“Let’s take a walk down to the streets of Valenzuela, walk down with me,” he muses with a heavy heart, clouded with thoughts that it might be the last time he’ll get to experience walking on a late-night empty street with familiarity winding down in thick air. Archaster’s reputation for sad bastard melancholia is pretty evident in this track and a closer listen reveals big moments that get more affecting with more listens. What draws me into this emotional claustrophobia is the way the music gets into the layer of the storytelling, providing crack of light coming through darkness. Listen to it below:

Archaster’s “Hometown” is part of Habagat Sounds, a music compilation commissioned by Artiste Connect to aid the calamity victims in Metro Manila and the rest of Luzon. You can give P100, P500 or P1000 to have an access to a folder containing awesome OPM songs, this track included. All proceeds will go to Rock Ed Philippines and its effort to help the typhoon victims. For more information on how to purchase the compilation record, visit their website here.

August 11, 2012

NEW TRACK: Sandwich - "Mayday"

An anthem doesn’t attempt to be anything. It just is. And that’s everything I like about Sandwich’s break-out hit “Sugod." It's a song that aside from transcending social class and margins, tackles the quintessential hymn of all music festival goers and free gig campers, the glee that ensued in every beer-wasted rock n’ roll moshpits, and the fun and fulfilment live music brings to the table. While not everyone will agree with me, it is without any doubt, this generation’s answer to Juan Dela Cruz Band’s “Ang Himig Natin” or Sampaguita’s “Bonggahan”—an anthem that nurtures the wild side of youth culture in an authentic way, where it smells natural and bohemian.

Same can be said on “Mayday,” Sandwich’s attempt to rewrite “Sugod” with a surf-rock flair that recalls The Pixies and a poppier Sonic Youth. But instead on universalizing the collective embrace of every gig goers out there, Raymund and gang pays tribute on the culprit behind some of the best rock n’ roll parties and gigs thrown in recent memory. Yes, more than anything else, it’s a song about Mei Bastes—the tattooed events organizer who at one point in her life, brought free live music to a different dimension that united all music fans from all walks of life. It’s an anthem to get your hips to dancing and like every nostalgia fetishists, a recollection of a time when every Meiday gig is worth looking forward to. Watch it here:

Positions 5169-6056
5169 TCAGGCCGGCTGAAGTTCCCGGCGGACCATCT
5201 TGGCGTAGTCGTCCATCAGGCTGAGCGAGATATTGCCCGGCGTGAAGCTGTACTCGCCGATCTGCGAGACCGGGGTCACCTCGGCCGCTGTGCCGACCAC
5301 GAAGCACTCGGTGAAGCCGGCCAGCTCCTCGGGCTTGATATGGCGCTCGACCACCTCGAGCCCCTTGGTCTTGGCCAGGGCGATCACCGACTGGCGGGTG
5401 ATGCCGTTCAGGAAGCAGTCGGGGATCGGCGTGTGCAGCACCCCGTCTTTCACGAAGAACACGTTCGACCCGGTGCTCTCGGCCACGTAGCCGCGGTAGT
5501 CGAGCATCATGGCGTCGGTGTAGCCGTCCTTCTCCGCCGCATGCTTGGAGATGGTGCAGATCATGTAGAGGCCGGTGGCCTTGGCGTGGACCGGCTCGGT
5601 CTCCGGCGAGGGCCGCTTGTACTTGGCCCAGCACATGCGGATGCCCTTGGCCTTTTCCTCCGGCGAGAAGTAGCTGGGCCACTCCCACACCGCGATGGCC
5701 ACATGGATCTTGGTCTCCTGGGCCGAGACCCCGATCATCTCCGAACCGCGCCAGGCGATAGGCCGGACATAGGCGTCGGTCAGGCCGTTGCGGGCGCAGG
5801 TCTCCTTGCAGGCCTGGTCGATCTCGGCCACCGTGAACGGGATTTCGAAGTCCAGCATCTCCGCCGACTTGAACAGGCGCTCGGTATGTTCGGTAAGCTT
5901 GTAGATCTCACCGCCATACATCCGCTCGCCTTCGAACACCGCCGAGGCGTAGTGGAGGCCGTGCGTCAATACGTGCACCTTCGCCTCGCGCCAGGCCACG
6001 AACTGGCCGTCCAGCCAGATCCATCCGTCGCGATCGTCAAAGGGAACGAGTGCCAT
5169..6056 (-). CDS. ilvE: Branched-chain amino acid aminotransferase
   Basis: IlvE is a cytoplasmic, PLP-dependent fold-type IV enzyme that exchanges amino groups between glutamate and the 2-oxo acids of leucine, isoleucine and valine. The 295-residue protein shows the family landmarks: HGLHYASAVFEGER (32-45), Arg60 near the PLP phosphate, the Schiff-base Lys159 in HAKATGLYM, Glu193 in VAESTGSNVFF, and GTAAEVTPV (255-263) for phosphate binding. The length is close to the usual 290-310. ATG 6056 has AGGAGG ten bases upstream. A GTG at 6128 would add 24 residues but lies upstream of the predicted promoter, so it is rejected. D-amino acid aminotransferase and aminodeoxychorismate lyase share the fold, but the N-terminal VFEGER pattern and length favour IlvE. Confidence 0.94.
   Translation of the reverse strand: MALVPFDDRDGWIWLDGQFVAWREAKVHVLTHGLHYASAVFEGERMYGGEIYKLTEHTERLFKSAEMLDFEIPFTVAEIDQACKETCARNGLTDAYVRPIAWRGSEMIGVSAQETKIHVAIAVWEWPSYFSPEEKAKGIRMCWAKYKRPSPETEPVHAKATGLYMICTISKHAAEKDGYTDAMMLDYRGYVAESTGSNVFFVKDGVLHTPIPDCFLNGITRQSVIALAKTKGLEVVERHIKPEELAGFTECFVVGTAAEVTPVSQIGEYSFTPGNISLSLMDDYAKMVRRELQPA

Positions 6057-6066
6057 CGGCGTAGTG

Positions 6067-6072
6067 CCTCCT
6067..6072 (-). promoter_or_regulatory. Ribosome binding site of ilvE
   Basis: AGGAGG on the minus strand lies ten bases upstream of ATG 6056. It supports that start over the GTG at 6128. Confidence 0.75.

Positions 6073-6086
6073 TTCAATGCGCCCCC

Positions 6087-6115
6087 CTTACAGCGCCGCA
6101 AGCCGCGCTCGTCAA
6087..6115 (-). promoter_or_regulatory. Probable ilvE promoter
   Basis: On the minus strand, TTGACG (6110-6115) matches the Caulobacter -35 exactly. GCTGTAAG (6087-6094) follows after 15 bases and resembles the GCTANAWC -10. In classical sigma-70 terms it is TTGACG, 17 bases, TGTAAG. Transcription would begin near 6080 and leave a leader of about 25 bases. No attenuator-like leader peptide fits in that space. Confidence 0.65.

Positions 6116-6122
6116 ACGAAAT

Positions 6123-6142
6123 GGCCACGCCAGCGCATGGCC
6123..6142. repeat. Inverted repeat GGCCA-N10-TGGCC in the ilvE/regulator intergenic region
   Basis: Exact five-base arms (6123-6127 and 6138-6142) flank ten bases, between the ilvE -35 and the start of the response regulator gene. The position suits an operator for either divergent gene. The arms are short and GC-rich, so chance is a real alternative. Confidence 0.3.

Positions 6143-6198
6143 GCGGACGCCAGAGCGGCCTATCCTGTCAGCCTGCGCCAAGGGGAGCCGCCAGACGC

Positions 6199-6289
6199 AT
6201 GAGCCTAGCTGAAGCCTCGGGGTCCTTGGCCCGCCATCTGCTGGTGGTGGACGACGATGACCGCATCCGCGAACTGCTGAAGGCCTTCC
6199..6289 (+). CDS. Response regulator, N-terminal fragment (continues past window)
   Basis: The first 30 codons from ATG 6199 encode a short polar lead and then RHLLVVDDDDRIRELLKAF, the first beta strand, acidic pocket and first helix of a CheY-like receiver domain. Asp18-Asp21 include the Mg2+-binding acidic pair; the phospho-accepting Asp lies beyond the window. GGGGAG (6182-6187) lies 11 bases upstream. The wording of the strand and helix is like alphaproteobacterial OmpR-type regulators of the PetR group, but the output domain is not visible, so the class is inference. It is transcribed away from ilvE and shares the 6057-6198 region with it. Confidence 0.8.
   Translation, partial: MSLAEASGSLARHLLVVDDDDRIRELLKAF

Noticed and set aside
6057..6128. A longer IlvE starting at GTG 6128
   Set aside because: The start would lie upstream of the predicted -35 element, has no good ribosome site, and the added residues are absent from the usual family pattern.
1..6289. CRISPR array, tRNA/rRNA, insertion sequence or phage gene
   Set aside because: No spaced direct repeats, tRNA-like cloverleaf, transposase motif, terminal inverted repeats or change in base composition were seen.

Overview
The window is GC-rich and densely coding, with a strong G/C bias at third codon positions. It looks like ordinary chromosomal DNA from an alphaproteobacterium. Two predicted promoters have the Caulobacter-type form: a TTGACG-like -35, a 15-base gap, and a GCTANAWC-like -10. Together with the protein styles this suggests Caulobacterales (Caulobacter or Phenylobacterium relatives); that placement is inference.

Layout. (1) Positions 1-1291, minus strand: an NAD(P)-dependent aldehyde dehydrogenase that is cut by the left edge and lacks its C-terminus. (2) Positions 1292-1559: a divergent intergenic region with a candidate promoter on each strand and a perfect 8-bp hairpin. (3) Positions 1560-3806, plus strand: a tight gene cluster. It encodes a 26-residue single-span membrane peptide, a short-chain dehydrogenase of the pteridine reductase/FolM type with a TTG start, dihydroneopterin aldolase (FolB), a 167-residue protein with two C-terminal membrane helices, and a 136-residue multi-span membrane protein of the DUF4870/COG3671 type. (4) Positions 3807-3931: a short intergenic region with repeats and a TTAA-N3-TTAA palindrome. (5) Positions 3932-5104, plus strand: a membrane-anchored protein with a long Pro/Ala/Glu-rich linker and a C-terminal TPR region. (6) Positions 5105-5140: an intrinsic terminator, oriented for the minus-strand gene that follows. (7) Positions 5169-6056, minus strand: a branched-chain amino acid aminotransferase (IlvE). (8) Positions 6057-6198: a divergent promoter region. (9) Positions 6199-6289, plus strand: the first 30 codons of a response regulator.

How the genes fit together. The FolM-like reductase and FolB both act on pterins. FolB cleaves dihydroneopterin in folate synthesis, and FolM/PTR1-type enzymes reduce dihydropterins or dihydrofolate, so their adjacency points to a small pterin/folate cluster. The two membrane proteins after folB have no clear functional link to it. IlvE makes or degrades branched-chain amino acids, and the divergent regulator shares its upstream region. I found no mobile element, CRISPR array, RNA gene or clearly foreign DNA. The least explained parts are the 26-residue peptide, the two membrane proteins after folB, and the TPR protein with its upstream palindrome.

August 10, 2012

SPOTLIGHT: The Camerawalls

Pocket Guide To The Otherworld, the head-turning debut from The Camerawalls stamped Clementine Castro’s credibility as a craftsman of sensitive pop—slightly in the same league as his last work in Orange and Lemons’ underrated Moonlane Gardens. But unlike the last Orange and Lemons offering, PGTTO is a more focused and cohesive record in terms of production and style. It is a collection of songs built on ambition, melding the sensibilities of ‘80s British pop with lilting folk tunes and Rondalla orchestrations that channel traditional Philippine music during the Spanish colonial era.

The force behind the creative push is Clem Castro, the romantic Bulakeño whose penchant for whimsy melodies and flamboyantly sentimental songwriting matches that of a younger Ian Brown, Roddy Frame, even Morrissey. I could go on and on, write about how Clem captured the true musician’s spirit and how after the heartbreaking Orange and Lemons break-up he tried to reinvent what is left of his former band’s legacy, and turn it into some maudlin piece of literary bravado set to music. He knows what he’s exactly doing and his vision to push the envelope of pop music to something mesmeric and empowering remains unrivalled up to this day.